Amex Limiting Family’s Complimentary Access to Centurion Lounges?!

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Update: You can move this from rumor to confirmed. Amex has now confirmed with me that beginning March 30, 2017, the Centurion Lounge guest policy for Platinum Card® Members will change. All Platinum Card® Members will be limited to two total guests at no additional charge. One-day passes for any additional guests, including immediate family members, may be purchased for $50. All individuals, regardless of age, will count towards the 2-guest-maximum for Platinum.”

The Amex Centurion Lounge network has certainly made air travel a little more fun for my family as we like to visit the lounges before or between flights whenever possible thanks to having a Platinum Card® from American Express. These lounges offer a nice full bar, friendly service, a hot buffet of totally decent food, have comfortable seating, and some even have family rooms or included spas.

Amex Centurion Lounge in Houston

Amex Centurion Lounge in Houston

I don’t always visit the one in my home airport of Houston since it is in a bit of an awkward location for most of my flights, but I keep the Amex Centurion Lounges on my radar when plotting out flights and connections. Of course, I’m not unique in that, and some of these lounges have gotten pretty darn crowded. Personally, I haven’t really experienced this over-crowding first-hand since I usually travel when business travelers aren’t traveling as much, but there is no question that spots like Miami, Dallas, and more do have crowding issues at times.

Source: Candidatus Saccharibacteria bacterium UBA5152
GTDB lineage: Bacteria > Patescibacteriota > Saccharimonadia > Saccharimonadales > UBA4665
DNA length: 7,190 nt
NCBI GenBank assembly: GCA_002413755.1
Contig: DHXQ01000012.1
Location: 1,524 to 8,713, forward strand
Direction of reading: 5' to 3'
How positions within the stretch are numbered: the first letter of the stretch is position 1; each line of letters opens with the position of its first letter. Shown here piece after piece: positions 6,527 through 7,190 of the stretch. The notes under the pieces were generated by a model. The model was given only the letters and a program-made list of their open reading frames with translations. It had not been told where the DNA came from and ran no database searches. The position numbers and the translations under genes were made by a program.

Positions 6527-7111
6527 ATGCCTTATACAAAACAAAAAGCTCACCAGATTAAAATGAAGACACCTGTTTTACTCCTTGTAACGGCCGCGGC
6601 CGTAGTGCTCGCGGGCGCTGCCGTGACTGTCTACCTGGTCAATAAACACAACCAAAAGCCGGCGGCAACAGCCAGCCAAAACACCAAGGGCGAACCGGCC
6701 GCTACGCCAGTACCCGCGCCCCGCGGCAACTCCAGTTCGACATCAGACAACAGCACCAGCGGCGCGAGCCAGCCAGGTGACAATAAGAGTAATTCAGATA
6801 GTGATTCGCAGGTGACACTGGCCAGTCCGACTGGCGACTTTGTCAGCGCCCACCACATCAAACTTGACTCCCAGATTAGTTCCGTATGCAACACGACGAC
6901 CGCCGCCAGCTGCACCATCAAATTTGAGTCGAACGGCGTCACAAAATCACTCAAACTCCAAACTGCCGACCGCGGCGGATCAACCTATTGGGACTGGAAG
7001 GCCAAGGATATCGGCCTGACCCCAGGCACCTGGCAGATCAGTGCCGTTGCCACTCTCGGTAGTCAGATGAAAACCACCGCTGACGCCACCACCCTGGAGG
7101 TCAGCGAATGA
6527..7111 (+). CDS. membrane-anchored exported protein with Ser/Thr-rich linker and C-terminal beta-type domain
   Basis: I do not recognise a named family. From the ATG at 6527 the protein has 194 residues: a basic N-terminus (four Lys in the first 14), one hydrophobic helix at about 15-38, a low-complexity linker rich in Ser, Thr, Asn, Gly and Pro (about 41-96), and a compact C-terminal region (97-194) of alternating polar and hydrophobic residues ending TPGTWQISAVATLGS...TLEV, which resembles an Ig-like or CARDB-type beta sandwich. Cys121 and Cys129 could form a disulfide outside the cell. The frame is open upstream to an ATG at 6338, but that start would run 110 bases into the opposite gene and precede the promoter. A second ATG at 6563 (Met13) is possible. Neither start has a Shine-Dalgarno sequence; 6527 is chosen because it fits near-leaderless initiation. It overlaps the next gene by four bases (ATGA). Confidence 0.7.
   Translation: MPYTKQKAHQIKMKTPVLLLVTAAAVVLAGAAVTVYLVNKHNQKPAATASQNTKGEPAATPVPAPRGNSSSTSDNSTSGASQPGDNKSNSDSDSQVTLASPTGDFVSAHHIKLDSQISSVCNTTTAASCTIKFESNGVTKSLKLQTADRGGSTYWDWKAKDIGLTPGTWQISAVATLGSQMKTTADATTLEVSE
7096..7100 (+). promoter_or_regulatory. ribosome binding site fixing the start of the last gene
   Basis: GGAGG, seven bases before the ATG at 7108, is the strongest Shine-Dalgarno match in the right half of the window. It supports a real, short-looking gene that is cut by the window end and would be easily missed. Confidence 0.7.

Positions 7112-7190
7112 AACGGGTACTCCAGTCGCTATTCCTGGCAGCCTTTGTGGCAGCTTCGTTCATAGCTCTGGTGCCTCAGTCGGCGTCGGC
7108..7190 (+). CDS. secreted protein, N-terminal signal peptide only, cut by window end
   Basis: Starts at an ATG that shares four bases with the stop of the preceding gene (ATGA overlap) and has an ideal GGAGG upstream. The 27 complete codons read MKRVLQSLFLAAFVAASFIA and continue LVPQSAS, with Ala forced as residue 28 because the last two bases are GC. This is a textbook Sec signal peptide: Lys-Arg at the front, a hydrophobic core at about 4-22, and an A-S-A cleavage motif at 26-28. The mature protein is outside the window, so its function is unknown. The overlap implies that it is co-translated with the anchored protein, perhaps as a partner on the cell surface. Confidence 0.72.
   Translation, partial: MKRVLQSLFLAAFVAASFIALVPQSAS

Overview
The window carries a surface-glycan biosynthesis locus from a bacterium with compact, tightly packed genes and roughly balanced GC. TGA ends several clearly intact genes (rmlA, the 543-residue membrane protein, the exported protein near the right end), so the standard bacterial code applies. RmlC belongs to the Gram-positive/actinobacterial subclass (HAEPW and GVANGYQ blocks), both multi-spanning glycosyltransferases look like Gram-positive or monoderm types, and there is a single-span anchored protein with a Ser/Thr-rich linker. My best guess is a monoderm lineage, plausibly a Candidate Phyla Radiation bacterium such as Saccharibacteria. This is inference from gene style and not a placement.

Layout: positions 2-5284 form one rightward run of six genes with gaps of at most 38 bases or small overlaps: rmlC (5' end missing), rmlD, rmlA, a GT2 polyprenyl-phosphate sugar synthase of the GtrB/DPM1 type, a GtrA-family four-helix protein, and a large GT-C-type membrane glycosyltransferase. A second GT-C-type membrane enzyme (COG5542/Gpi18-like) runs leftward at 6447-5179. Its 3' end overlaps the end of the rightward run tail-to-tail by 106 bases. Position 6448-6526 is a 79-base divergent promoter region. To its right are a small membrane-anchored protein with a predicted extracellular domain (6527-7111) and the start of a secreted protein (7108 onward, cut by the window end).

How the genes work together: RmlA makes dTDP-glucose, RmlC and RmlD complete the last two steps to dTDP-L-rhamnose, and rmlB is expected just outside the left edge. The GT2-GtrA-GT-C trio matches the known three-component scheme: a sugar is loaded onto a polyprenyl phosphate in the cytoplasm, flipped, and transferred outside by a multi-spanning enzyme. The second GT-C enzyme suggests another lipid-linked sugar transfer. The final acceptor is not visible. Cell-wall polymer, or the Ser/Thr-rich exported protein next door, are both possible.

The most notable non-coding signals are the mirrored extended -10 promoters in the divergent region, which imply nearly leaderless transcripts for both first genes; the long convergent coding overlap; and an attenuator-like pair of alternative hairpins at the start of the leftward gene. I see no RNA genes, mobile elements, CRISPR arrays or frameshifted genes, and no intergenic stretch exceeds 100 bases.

We’ve heard that Amex knows about this and is working on a fix, but if today’s rumors are true, I am not at all a fan of the fix.

Miami Centurion Lounge Bar

Amex Limiting Family’s Complimentary Access to Centurion Lounges?!

Based on some signs up at some locations, rumor has it that beginning at the end of March, Amex will be limiting complimentary access to the Centurion Lounges to the Platinum cardholder + two guests. Period. Currently the Platinum cardholder can bring in two guests or their immediate family members (defined as spouse or domestic partner and their children under 18) for no additional charge. Note that the rules for the Centurion Studio in Seattle are different as only one non-immediate-family-member guest is permitted.

This has historically meant that the cardholder, their spouse, and two (or more) minor kids would all enter under one Platinum card for no additional fee. However, if a hard limit of two guests is set, then a family of four would have to pay $50 for the fourth family member (aka their other minor kid) to enter…which seems sort of nuts.

Color me unimpressed. I’ve reached out to Amex for clarification with fingers crossed that this isn’t truly what is intended, but in my opinion this is not at all the way to address crowding in the Centurion Lounges. Yes, families visit these lounges (many even have family rooms!), but it is not young children who are over-crowding the lounges during peak periods, yet it is families who periodically use the lounges to make their leisure trips more fun and comfortable who will be nailed by this.

Miami Centurion Lounge Family Lounge

A much more effective and fair approach would be to simply limit the number of complimentary guest visits each year per cardholder. If a Platinum cardholder had say 20 complimentary guest visits per year they could decide how and when to use them whether it is for their little kids, their friends, their coworkers, or whoever. Another approach could be to limit the non-family complimentary guests to just one other person per visit.

Miami Centurion Lounge Plugs

Amex should have plenty of good data on how, when, and why the lounges are over-stuffed, but in my travels there are rarely more than one to two families with young kids in the lounge at a given time…and the young kids are usually in the family rooms, other than when it is time to eat since food and drinks aren’t permitted in the family rooms.